With the basic setup 1-2 mins should be easily acheivable with moderate focal lengths which is plenty to get some nice images.

When you get used to it there are methods and tips to get better alignment but will require a few minor mods.

Alan

Edited by Alien 13
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Thanks, but why do you have to do it?

Unless you want to initialize a GoTo system, you don't. But a GoTo system likes to start at least with a rough idea of the default position from startup and the obvious one is what is often called 'the Polaris position' which is probably what your manual is calling 'the home position.' The difference is that lots of software allows you to redefine your home position. If you have a roll off shed (I have six here!) the Polaris position may see the roof hit the scope on closure so you choose a better home position and lock that into the software.

Olly

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Hi guys, sorry to jump in on this thread, Imam having similar issues with m eq5 , using polarfinder do you turn the ra till polaris is in the small circle, ie if polarfinder is showing polar at say 1, o clock position do I turn the ra to 1, oclock to line up polaris in the small circle. I was lining it up as poaris at 1 oclock with polarfinder but on the actual mount reticle it was at 7 oclock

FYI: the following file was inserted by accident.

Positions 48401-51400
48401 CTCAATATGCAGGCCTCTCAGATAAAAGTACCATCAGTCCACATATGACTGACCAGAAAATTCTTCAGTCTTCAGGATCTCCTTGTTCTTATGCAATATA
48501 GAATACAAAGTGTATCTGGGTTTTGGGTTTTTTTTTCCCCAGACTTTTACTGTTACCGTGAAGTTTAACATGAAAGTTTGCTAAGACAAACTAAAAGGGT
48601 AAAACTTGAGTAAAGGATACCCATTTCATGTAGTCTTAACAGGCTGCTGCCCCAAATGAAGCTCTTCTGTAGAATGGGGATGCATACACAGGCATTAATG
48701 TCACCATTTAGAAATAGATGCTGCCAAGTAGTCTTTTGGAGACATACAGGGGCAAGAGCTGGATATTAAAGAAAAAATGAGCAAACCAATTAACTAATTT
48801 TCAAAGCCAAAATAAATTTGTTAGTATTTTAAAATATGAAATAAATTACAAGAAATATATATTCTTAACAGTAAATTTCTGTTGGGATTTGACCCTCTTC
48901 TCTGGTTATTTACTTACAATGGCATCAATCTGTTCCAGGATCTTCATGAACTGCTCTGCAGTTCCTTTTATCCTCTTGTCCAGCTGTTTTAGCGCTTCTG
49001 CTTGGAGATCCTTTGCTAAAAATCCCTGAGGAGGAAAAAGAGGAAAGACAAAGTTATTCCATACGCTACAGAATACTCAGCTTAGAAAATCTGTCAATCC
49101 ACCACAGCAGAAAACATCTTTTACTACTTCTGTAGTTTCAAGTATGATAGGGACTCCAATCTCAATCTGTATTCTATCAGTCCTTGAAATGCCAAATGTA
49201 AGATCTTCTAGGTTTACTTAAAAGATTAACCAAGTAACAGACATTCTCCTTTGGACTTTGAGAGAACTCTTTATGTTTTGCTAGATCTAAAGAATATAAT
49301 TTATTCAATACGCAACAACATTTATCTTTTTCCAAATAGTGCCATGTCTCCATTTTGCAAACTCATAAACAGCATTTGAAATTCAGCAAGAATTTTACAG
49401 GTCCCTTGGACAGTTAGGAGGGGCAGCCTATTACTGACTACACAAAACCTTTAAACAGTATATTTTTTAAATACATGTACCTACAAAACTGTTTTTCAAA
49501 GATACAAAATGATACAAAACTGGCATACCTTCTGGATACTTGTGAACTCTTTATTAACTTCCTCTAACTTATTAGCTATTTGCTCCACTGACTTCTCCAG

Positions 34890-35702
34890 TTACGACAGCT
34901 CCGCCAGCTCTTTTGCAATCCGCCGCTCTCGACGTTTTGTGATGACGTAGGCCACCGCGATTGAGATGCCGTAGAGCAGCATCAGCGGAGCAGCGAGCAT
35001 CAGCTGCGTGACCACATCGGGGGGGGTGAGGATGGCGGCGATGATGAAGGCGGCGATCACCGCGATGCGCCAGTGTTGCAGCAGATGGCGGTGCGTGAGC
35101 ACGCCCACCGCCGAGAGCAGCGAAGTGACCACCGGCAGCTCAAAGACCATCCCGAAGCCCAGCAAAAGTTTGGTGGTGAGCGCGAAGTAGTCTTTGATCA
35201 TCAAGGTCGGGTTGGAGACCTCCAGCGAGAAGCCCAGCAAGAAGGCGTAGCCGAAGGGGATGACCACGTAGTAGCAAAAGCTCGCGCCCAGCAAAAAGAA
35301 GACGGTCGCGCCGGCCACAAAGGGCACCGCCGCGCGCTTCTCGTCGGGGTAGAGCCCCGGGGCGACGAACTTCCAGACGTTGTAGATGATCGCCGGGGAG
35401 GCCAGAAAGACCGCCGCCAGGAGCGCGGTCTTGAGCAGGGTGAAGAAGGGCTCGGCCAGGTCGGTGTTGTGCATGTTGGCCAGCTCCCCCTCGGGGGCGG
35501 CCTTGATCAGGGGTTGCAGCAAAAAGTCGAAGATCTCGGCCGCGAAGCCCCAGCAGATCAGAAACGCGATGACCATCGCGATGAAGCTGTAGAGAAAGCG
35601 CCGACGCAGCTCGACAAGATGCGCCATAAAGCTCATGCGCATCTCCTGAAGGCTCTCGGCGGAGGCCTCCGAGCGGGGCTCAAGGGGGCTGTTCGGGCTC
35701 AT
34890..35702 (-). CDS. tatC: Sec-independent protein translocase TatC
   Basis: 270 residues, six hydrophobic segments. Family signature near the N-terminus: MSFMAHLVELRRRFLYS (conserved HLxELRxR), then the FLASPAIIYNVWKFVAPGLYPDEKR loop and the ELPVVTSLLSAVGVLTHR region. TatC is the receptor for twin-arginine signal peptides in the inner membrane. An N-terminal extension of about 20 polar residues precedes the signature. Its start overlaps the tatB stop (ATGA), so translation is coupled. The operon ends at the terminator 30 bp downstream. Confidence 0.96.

jamie

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Hi guys, sorry to jump in on this thread, Imam having similar issues with m eq5 , using polarfinder do you turn the ra till polaris is in the small circle, ie if polarfinder is showing polar at say 1, o clock position do I turn the ra to 1, oclock to line up polaris in the small circle. I was lining it up as poaris at 1 oclock with polarfinder but on the actual mount reticle it was at 7 oclock

jamie

Yes turn the whole RA axis till it lines up it can put the scope/counterweights in an awkward position sometimes but its not a problem because it will change throughout the year.

Alan